Bow season is highly popular and hunting pressure in October can rival that encountered during the 16-day gun season. But there's no shortage of deer, though intensive efforts to reduce the population coupled with bouts of EHD, a virus contracted from a biting fly that can kill deer in the fall, has knocked the population back a fair bit in recent years from its peak a decade or so ago.

Another development is the discovery of Chronic Wasting Disease (CWD) in wild whitetails inhabiting Ingham and Clinton counties. Just a handful of deer have tested positive for the disease thus far and it is unknown as to how widespread the disease is.

To combat CWD, the Michigan DNR has implemented a CWD response plan — again, be sure to check the DNR's current hunting guide for the most recent regulations and requirements.

Many areas of southern Michigan offer an early antlerless-only season as well as an extended muzzleloader season followed by an additional antlerless-only season.

In other words, if you're looking to hunt southern Michigan with gun, bow or muzzleloader, you'll have no shortage of options to do so.

Michigan's Biggest Bucks

Michigan may not be as well known as some other states for trophy-class whitetails, but it has certainly produced its fair share of monster bucks.

In 2004, Michigan hunter Aaron Davis tagged a giant whitetail in Hillsdale County. Taping 225 7/8 inches, the buck is the current archery state record for non-typicals.

Taken in 2004, Aaron Davis' buck scores 225 7/8 inches and is the current archery state record for non-typical whitetails. Credit: Photo Courtesy Boone and Crockett Club

In 2007, Tim Tackett set the state's muzzleloader non-typical record with a 215 1/8-inch giant from Calhoun County.

The state's typical muzzleloader record was set in 2007 when Tom Britenfeld dropped a whitetail scoring 190 6/16" in Van Buren County.

Interestingly, of the 10 state records kept by Commemorative Bucks of Michigan (CBM), the organization that tracks and maintains state records for whitetails (as well as other species), seven of those were taken since 1995, with five taken since 2004.

The shift in record-book entries from north to south is also readily evident in the CBM record books. Prior to the 1990s, record-qualifying entries were more commonly found in the northern portions of the state. Today, southern Michigan dominates the record books in terms of entries.

Michigan once claimed a world record whitetail as well. In 2001, Vic Bulliner killed a monstrous 8-pointer in Hillsdale County. That buck, shot on the second day of the state's gun season, sports 32-inch beams and scores 180 3/8 inches. The antlers weigh more than 15 pounds. Bulliner's buck was the largest 8-point of all time when it was killed.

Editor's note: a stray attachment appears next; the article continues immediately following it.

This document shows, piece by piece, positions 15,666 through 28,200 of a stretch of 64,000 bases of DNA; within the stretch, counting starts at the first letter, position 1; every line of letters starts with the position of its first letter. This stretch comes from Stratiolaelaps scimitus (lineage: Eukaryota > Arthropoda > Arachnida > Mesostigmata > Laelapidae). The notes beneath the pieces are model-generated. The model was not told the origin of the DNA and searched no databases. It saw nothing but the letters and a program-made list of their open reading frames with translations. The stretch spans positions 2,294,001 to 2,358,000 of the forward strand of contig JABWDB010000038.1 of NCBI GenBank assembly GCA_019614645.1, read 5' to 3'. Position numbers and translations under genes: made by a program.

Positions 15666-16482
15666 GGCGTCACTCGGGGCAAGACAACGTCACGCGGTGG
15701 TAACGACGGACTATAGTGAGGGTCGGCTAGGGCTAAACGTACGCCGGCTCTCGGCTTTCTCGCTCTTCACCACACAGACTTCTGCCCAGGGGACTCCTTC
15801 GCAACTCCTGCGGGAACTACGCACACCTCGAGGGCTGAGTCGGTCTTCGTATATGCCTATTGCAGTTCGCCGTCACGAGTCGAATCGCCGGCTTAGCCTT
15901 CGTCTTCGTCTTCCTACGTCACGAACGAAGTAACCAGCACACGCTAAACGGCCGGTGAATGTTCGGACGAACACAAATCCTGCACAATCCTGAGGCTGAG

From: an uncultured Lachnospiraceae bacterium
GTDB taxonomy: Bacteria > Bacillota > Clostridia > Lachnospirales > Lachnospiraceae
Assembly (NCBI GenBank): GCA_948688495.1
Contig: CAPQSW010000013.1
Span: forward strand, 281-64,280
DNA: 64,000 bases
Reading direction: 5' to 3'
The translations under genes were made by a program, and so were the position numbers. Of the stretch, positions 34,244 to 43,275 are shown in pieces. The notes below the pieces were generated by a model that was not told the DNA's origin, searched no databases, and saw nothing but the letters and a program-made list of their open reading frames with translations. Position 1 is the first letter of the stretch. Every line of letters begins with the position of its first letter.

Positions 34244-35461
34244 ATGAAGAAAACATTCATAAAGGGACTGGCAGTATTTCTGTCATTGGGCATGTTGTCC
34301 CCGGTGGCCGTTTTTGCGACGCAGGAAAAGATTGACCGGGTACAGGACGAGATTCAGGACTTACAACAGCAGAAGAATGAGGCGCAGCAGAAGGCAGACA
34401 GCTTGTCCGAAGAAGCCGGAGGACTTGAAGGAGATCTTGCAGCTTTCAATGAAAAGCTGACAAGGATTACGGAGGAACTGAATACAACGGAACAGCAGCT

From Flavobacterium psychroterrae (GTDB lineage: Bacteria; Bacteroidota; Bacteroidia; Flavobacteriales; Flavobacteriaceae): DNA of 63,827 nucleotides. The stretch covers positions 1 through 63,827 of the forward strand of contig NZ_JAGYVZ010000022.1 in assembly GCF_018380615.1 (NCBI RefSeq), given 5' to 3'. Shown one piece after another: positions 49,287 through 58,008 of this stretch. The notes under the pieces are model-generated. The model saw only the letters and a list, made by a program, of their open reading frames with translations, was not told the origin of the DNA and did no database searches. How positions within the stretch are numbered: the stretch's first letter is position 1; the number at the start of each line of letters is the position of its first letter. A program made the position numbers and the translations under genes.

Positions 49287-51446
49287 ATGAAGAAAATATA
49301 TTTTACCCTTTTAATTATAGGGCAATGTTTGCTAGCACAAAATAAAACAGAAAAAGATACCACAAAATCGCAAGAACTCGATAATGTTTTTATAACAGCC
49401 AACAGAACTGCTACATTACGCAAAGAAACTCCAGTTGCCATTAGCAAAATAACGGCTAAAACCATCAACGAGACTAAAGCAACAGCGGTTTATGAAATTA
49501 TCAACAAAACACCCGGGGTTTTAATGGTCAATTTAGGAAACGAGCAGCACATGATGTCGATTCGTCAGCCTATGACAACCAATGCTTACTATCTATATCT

Recommended for You

Perfect for competition or a day at the range. Other Hunting

New Gear: MidwayUSA Competition Range Bag

G&F Staff

Perfect for competition or a day at the range.

We're told to pay attention to the lunar phases. What do bass pros think? Bass

MLF Pros: What's With the Moon?

G&F Online Staff

We're told to pay attention to the lunar phases. What do bass pros think?

See More Recommendations

Popular Videos

Berkley

Berkley's New Terminal Tackle

OSG's Lynn Burkhead and Chad LaChance, host of World Fishing Network's Fishful Thinker television show, talk about Berkley's new innovative terminal tackle being introduced at ICAST 2019.

Mustad Skatter Shad Bladed Jig

Mustad Skatter Shad Bladed Jig

As Mustad continues to expand into an all-around tackle company, Reid McKinstry shows off some innovative features that make the Mustad Skatter Shad bladed jig a winner in big bass waters.

BPT Points Champ Edwin Evers Talks New Berkley Baits

BPT Points Champ Edwin Evers Talks New Berkley Baits

After making the switch to Berkley products heading into the inaugural BPT season, Edwin Evers tells OSG's Lynn Burkhead why Berkley baits played such a key role in his recent angling success.

See more Popular Videos

Trending Stories

When it comes to fishing baits, you won't find a more unusual variety than the strange brews of smelly ingredients often used to catch catfish. Catfish

How To Make Your Own Catfish Dough Bait

Keith Sutton - August 04, 2015

When it comes to fishing baits, you won't find a more unusual variety than the strange brews...

While wildly popular amongst anglers around the world, the IGFA World Record book shows the biggest pike come from Europe. Records

Top 10 Biggest Pike World Records of All Time

Jack Vitek - August 19, 2015

While wildly popular amongst anglers around the world, the IGFA World Record book shows the...

Who needs live bait when the big 'gills are so eager to strike these lures? Other Freshwater

5 Great Lures For Bluegills

Stephen D. Carpenteri - March 10, 2011

Who needs live bait when the big 'gills are so eager to strike these lures?

See More Stories

More Whitetail

Become a better poor-weather deer hunter. Whitetail

Make Bad Weather a Deer-Hunting Bonus

Terry Madewell - November 27, 2019

Become a better poor-weather deer hunter.

Use your other eyes on the ground to make good decisions when you slip into the whitetail woods. Whitetail

3 Tips to Maximize Trail-Camera Intel

Tony Peterson - October 31, 2019

Use your other eyes on the ground to make good decisions when you slip into the whitetail...

Arguably the most diverse deer hunting on the planet awaits whitetail hunters who come to Texas. Whitetail

Texas Trophy White-Tailed Deer

Gordon Whittington - November 04, 2019

Arguably the most diverse deer hunting on the planet awaits whitetail hunters who come to...

See More Whitetail

GET THE MAGAZINE Subscribe & Save

Temporary Price Reduction

SUBSCRIBE NOW

Give a Gift   |   Subscriber Services

PREVIEW THIS MONTH'S ISSUE

GET THE NEWSLETTER Join the List and Never Miss a Thing.